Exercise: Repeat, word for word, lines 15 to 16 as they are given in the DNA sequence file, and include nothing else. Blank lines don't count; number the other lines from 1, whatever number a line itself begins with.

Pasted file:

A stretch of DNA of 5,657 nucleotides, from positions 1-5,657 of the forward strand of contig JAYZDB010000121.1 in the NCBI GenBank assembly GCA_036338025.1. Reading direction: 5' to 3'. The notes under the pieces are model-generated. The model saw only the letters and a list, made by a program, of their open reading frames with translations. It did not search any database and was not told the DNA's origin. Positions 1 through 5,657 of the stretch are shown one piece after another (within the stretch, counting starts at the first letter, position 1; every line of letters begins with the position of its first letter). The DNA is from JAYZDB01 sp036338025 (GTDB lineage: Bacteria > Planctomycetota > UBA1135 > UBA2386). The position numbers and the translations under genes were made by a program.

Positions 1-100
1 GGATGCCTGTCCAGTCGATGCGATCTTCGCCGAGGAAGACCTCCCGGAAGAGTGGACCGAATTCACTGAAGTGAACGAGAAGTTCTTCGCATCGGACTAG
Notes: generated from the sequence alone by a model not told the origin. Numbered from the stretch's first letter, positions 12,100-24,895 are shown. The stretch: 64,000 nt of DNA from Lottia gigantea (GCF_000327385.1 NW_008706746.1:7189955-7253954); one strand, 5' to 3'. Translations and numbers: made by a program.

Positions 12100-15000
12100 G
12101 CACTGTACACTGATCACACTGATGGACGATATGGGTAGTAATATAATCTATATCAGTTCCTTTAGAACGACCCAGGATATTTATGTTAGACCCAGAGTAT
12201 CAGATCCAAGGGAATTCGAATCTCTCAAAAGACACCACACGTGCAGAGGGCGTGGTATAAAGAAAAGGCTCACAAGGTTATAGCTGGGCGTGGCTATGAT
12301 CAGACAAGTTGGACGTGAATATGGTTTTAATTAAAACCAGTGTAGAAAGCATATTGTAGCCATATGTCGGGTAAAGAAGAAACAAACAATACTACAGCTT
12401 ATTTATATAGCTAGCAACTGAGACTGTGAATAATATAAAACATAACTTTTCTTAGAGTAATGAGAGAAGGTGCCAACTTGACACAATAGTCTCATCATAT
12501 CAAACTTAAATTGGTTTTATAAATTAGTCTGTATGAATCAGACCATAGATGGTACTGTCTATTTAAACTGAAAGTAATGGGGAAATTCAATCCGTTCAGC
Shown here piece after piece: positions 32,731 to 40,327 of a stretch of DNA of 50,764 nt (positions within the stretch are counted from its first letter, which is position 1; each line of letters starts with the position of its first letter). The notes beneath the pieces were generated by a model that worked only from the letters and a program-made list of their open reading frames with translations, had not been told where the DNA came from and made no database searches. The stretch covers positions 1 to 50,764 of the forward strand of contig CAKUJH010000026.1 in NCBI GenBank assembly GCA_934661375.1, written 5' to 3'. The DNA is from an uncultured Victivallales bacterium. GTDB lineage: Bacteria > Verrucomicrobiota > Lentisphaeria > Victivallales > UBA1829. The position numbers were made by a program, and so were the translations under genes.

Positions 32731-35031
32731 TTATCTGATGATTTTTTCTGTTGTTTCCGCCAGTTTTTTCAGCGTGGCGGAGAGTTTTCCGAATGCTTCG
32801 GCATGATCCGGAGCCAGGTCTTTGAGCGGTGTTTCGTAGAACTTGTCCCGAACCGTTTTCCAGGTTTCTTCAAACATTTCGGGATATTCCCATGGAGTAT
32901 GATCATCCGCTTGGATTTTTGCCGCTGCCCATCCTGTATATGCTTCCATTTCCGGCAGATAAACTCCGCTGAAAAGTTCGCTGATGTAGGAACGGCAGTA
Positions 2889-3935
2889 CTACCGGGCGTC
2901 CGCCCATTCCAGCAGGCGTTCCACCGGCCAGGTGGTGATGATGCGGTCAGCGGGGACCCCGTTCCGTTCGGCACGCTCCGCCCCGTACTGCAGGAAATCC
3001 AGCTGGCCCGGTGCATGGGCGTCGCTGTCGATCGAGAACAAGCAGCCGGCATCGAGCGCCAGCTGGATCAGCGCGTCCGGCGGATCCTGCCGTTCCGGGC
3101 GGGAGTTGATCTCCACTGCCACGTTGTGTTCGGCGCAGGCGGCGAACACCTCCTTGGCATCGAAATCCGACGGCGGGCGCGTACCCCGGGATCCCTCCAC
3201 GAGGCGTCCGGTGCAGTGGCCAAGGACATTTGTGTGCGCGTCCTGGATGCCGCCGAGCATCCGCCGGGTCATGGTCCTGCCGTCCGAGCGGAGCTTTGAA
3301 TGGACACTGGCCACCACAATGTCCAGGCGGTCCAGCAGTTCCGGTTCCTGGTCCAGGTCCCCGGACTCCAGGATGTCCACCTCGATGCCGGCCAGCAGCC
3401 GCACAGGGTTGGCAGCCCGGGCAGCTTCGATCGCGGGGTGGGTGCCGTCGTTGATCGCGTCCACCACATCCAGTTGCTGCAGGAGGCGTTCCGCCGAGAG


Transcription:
32801 GCATGATCCGGAGCCAGGTCTTTGAGCGGTGTTTCGTAGAACTTGTCCCGAACCGTTTTCCAGGTTTCTTCAAACATTTCGGGATATTCCCATGGAGTAT
32901 GATCATCCGCTTGGATTTTTGCCGCTGCCCATCCTGTATATGCTTCCATTTCCGGCAGATAAACTCCGCTGAAAAGTTCGCTGATGTAGGAACGGCAGTA